“I can remember early on, we asked all of our employees to wear fabric masks because we were going to protect people,” CEO Dee Anders recalls. “This is before anybody started, really. And we got a little push back from people thinking this is odd. Then we got pushback from hospitals saying those are not going to work and then it was maybe a month later everyone had to wear any viable mask we could get and I was so glad that we had our staff do it because we stayed safe that way.” Of course, masking wouldn’t be the only major immediate change to take place at the House. Suddenly, we had to stop allowing volunteers to come in, yet everything had to be cleaned and disinfected even more than usual for an already especially clean facility housing families far from their homes. And there were still families that had to come to Columbus for the sake of their children’s health, pandemic or not. The hospitals stopped having elective surgeries and started having telemedicine appointments where possible. Visitors to the hospitals had to be limited to just the legal guardians of the patients and that’s all we could have at the House too. The RMFR at Riverside hospital couldn’t have any visitors and was repurposed as a place of respite for hospital staff who were now working around the clock with Covid-19 patients.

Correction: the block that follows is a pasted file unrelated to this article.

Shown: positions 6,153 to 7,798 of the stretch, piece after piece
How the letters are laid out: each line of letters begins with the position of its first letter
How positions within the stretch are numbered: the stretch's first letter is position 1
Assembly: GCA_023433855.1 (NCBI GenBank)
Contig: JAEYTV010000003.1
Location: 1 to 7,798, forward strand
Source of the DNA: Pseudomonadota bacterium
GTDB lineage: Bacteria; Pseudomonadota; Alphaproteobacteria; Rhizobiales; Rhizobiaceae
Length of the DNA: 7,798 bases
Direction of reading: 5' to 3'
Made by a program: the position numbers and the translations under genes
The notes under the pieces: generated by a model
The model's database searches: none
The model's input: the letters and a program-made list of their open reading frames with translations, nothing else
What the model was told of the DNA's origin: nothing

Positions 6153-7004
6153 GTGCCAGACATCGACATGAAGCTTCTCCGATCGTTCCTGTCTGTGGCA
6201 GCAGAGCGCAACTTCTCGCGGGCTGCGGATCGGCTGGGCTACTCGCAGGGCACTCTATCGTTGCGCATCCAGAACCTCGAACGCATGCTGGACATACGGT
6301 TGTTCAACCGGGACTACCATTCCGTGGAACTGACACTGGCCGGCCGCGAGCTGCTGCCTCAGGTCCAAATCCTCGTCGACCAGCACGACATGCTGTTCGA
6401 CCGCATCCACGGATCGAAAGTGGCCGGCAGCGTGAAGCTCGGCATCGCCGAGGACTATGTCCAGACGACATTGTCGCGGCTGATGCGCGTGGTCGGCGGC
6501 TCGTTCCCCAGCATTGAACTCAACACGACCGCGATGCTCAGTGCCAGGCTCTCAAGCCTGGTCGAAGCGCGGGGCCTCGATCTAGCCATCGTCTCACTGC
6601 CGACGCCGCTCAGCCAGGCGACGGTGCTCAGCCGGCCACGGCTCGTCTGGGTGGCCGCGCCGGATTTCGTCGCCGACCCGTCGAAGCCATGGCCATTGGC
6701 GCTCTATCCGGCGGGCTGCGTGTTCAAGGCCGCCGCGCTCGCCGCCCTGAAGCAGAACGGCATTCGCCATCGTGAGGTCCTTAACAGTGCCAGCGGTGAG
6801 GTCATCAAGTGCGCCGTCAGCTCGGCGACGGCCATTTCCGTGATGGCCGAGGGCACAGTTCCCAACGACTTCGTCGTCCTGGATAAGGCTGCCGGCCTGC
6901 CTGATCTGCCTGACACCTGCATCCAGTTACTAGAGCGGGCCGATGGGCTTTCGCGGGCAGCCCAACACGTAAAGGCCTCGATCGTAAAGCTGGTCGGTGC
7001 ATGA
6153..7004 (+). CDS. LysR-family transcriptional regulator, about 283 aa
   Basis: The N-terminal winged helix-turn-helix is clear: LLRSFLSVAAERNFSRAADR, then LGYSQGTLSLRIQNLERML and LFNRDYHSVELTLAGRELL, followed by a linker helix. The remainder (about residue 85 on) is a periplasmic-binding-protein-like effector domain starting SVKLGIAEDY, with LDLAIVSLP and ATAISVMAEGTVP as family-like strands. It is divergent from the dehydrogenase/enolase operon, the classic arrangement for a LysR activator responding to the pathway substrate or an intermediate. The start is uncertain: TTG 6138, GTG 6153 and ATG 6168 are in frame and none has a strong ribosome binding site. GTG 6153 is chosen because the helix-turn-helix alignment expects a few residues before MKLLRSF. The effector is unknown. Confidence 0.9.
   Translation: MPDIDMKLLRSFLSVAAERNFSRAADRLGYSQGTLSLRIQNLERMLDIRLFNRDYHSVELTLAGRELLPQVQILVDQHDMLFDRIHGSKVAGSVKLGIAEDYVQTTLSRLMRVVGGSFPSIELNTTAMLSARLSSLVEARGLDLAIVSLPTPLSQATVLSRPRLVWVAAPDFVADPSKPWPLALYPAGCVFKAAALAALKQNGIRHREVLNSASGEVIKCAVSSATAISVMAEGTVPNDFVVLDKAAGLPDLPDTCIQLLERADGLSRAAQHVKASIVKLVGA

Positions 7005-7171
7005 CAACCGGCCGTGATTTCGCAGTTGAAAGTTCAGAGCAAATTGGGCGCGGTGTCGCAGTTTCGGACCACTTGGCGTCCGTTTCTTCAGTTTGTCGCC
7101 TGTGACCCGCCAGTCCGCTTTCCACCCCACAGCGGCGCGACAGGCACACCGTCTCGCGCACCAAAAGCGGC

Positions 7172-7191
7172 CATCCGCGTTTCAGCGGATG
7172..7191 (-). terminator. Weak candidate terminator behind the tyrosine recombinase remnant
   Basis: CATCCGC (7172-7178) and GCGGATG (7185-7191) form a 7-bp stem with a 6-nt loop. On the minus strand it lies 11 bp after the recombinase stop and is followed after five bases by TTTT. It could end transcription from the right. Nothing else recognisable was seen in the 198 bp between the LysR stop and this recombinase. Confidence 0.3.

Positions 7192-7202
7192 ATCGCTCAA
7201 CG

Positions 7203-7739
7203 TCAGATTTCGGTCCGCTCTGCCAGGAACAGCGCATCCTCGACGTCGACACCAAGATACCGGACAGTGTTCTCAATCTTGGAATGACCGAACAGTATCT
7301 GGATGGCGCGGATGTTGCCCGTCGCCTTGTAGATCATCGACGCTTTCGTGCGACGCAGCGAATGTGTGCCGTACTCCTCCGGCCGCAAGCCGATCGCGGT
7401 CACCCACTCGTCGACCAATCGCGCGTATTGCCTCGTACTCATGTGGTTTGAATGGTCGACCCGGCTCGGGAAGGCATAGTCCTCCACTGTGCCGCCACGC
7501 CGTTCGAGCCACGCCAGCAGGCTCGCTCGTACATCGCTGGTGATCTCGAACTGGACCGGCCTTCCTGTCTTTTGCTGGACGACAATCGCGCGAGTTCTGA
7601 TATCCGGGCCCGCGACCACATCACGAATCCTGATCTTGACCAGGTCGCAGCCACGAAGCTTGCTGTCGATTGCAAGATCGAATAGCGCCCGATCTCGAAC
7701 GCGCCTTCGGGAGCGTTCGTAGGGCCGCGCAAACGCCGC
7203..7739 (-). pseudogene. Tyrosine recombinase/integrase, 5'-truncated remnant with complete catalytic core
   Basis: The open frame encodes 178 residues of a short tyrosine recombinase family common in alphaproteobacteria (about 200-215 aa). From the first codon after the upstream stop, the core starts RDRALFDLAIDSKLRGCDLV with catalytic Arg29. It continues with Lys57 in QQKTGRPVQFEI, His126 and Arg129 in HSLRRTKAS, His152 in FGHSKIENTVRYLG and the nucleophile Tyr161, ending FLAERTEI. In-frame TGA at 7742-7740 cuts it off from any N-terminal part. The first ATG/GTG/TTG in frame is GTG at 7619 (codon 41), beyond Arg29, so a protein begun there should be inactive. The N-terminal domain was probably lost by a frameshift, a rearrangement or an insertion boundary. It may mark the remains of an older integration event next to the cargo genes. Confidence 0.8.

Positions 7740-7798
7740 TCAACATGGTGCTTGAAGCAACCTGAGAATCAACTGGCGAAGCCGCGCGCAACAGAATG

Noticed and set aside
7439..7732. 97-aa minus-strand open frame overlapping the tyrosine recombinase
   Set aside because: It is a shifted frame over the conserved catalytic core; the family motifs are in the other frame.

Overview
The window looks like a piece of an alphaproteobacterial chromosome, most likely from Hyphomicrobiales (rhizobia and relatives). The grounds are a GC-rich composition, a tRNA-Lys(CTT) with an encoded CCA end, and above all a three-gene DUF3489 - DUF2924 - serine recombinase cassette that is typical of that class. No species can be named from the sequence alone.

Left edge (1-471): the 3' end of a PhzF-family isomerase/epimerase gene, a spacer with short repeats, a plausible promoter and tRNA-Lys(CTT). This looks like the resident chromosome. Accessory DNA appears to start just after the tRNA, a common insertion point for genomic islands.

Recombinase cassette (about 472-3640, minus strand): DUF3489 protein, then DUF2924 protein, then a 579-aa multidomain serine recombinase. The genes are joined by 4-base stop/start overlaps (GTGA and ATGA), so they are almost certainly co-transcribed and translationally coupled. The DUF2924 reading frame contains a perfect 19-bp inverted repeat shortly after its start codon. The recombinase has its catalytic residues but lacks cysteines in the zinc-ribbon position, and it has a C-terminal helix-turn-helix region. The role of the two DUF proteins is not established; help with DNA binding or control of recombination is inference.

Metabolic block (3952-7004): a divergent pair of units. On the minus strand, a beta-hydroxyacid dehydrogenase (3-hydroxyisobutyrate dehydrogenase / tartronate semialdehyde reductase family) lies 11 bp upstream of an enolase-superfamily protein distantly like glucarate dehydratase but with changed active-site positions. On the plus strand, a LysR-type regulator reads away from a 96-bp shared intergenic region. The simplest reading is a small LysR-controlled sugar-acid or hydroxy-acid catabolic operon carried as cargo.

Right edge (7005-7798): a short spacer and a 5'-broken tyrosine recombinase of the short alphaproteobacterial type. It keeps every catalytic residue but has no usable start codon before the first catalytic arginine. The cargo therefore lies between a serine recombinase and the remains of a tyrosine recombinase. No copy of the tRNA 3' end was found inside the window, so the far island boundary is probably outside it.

Dee says, “It was a challenge only because there was so much uncertainty everywhere else and nobody had been through a pandemic and nobody knew what to do exactly. So I think the hardest thing about the whole pandemic was you would get one plan in place and you were thinking, ‘it’s good and here’s what we’re going to do’ and then somebody would shake that snow globe and it would be like, ‘okay, now we’re going to change that plan’ and it would happen daily… like twice a day!” But Dee says we had great partners to help our chapter through the start of the storm. “We got great direction from Nationwide Children’s Hospital; we got great direction from Ohio State; Ohio health; and even Nationwide Insurance jumped in and said, ‘Hey here are some things you should do.’ And then our global organization, of course, was on top of it because they have houses all over the world, so they even saw a different view of it. Just seeing what was happening to a house in Europe… houses in Asia… where everything was different.”